I don’t want to get into a debate about the science behind global warming, but I do know that there is a general consensus in the scientific community that it is a real problem. Of course a consensus is not an absolute guarantee that scientists are right, and if Cricthon wants to view their findings skeptically, that’s part of how things are supposed to work: all claims should be subjected to rigorous scrutiny before they are accepted.
But that’s not the position that Cricthon outlined in his article. Instead, he suggests that, after a lifetime of hearing chicken littles claim the sky is falling, he’s just going to stop listening. In other words, he is not advocating rigorous skepticism and scrutiny; he’s is simply suggesting that we ignore claims that upset our feelings of comfort.
Obviously, you can’t spin a whole novel out of apathy. No, you need a villain. So for his plot, Cricthon has opted not to portray well-meaning people with a legitimate concern who happen to be misguided, misinformed, or just simply wrong. No, his story is about (per Wasserman’s review) “cynical environmentalists and their celebrity suporters who plot acts of eco-terrorism to maintain multi-million-dollar fundraising bureaucracies.” When no real disaster is around to inspire donations, the leader of this book’s bureaucracy”conspires to artificially induce a series of deadly climate events.”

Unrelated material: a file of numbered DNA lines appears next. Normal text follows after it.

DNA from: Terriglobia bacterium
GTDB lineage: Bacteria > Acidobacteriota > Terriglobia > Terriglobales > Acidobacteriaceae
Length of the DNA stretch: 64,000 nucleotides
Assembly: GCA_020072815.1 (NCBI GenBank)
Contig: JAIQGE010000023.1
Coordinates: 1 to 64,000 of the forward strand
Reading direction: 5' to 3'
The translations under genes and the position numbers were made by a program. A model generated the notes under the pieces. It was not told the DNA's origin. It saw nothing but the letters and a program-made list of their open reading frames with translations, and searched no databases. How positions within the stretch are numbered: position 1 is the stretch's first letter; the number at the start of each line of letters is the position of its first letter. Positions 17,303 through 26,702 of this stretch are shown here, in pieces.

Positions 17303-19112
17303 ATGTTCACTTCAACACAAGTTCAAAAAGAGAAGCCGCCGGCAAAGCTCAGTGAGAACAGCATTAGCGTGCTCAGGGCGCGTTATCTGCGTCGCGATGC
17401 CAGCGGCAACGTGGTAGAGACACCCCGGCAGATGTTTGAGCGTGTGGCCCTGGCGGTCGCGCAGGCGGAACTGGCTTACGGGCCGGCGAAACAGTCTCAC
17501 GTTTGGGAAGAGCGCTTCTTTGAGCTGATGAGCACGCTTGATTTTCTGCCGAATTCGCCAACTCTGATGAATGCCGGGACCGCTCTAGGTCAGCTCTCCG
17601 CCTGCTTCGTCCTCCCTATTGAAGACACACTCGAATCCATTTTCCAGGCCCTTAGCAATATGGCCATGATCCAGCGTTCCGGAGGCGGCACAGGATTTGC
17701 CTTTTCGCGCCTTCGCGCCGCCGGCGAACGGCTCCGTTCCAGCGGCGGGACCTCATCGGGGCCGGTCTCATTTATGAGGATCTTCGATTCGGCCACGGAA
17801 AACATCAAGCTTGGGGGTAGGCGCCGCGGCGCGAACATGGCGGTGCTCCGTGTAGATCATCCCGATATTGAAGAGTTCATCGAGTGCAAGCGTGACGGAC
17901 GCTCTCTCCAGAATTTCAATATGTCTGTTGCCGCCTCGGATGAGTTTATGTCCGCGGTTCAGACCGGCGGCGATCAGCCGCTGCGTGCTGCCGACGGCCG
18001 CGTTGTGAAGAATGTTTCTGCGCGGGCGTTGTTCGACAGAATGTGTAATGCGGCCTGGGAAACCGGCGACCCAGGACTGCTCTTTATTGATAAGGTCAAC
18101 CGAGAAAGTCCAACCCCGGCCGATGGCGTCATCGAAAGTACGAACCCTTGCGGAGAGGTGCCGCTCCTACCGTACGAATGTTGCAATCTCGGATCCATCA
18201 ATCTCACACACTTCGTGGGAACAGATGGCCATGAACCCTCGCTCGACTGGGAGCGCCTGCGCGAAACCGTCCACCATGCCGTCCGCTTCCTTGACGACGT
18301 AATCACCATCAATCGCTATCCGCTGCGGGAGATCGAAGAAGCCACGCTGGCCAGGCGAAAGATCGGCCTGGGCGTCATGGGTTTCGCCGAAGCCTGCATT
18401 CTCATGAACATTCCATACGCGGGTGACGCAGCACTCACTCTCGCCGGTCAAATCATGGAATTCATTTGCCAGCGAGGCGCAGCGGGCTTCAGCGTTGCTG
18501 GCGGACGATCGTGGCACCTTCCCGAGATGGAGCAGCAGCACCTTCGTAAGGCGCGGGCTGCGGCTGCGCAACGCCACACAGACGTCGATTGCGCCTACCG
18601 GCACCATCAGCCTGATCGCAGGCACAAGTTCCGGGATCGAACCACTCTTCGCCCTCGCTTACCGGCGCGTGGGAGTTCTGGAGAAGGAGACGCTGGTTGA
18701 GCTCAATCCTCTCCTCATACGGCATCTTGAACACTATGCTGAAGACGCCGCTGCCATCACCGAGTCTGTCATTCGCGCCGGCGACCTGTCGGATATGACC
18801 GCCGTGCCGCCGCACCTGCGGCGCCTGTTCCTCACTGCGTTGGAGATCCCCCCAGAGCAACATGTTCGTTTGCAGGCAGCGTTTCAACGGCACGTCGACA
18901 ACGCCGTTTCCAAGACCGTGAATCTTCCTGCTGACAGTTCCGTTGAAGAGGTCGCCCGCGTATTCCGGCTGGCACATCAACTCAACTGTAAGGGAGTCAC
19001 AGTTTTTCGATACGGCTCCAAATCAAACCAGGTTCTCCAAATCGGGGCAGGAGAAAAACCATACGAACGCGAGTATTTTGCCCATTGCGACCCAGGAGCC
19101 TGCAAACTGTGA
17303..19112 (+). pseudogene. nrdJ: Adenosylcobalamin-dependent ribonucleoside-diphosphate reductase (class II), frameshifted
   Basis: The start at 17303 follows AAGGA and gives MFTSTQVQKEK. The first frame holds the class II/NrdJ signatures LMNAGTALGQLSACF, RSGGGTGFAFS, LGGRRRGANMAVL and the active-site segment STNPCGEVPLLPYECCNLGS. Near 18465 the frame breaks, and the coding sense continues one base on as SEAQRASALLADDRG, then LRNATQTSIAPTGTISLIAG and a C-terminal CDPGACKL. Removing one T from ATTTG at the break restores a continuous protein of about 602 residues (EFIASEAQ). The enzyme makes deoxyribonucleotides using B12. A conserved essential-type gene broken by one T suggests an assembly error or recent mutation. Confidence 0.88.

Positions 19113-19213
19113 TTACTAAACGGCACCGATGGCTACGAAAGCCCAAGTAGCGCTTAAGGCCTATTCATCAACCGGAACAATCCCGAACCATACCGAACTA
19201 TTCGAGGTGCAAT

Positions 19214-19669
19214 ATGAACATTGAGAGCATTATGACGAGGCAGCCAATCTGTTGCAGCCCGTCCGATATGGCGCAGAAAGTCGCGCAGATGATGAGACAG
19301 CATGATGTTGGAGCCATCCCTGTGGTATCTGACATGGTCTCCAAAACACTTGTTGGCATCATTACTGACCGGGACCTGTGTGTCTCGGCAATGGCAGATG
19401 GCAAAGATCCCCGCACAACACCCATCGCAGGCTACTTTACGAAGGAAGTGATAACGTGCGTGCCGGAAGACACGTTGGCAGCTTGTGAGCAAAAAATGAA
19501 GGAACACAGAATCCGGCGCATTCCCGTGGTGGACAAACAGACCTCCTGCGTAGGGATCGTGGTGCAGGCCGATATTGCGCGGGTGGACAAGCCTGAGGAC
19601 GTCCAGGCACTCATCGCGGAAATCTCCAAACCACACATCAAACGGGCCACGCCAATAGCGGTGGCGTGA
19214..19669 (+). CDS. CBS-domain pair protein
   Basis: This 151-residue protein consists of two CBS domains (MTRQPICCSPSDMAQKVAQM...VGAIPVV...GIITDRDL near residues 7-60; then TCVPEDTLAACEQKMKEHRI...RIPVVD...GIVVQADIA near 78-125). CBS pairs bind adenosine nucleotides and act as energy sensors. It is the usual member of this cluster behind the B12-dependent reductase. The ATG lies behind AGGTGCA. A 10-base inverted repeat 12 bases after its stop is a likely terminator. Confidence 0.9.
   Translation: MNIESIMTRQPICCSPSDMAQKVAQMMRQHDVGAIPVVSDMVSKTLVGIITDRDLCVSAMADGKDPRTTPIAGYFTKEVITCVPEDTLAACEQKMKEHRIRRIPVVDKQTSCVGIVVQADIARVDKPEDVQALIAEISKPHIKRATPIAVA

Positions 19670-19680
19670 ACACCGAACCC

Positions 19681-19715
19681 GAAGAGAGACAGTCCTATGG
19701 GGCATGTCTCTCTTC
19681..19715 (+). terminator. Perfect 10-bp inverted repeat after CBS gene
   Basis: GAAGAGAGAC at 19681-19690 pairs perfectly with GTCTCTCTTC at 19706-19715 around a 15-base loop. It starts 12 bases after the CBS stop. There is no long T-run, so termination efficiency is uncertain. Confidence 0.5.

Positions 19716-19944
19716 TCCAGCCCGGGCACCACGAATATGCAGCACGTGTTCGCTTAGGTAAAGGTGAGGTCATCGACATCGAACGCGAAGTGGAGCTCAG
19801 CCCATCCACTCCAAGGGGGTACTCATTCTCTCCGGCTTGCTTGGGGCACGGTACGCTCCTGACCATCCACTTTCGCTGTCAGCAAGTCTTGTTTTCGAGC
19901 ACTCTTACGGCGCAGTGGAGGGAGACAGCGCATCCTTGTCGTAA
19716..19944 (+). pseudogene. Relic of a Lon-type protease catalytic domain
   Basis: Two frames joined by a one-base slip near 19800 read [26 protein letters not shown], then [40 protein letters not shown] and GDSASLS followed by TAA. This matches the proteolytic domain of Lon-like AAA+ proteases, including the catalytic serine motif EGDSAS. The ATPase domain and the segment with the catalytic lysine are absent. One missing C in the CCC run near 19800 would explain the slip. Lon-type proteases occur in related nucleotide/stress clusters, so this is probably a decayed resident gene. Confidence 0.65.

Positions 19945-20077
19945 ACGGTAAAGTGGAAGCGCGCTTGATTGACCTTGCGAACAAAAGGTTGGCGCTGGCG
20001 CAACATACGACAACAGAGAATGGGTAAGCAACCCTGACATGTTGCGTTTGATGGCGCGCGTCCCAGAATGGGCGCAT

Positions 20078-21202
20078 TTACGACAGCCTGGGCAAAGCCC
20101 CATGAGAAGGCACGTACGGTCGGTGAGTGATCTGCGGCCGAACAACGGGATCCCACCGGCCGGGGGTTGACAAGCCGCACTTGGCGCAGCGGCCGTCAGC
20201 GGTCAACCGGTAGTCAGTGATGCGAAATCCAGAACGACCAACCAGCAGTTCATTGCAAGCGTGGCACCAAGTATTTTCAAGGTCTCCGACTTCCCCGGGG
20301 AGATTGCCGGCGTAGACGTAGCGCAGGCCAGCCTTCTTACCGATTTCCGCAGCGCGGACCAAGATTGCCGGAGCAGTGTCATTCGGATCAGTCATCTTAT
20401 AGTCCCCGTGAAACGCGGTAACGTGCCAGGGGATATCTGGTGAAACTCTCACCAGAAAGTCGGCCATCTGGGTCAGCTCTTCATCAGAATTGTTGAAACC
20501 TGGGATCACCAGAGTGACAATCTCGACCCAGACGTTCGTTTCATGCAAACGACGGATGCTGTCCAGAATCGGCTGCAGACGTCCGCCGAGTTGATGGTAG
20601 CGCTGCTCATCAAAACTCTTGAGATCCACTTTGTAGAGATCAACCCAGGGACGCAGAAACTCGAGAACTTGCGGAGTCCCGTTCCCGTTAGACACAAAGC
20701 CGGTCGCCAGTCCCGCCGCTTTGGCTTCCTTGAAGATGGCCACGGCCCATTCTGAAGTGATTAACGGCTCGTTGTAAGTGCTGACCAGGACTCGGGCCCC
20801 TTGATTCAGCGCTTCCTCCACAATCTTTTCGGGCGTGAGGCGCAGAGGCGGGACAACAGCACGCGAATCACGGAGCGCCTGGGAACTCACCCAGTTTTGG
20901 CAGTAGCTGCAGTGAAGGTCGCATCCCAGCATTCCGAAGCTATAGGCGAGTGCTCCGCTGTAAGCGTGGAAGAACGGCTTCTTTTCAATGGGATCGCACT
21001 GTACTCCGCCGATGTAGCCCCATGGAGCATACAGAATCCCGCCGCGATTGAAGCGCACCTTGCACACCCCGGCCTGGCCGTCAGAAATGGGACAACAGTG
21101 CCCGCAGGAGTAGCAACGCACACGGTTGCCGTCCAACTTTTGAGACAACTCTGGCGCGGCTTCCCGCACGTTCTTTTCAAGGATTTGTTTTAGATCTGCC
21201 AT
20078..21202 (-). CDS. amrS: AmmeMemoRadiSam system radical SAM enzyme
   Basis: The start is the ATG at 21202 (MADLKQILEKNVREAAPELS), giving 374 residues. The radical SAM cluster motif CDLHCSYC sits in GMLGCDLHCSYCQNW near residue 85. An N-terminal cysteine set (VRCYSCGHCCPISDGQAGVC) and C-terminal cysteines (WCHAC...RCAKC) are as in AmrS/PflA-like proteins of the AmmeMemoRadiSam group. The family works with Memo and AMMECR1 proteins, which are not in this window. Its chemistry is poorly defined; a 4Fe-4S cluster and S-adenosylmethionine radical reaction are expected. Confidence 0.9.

That just sounds plain nutty to me, but Wasserman eats it up. He dismisses most of the writing craftsmanship that went into the book (“the plot is contrived, the characters one-dimensional, the predicaments predictable”), but he concludes favorably that hidden within the book is a “compelling op-ed piece desperate to get out.”
My problem is not so much that Cricthon has written a right-wing polemic and Wasserman likes it. No, it bugs me that Wasserman seems so willing to overlook major flaws n the writing because he likes the book’s politics.
Worse, Wasserman slips into the common conservative trap of pretending to be part of an aggrieved minority who are shut out of the discourse because their views are not politically correct. He cites a short list of left-wing political novels to support this contention, ignoring that much of the science fiction genre (a field Crichton knows well) is profoundly conservative – concerned with warning people about the dangers of progress and change. (“There are some things man was not meant to experiment with,” is the common mantra – a theme echoed in Cricthon’s own JURASSIC PARK.)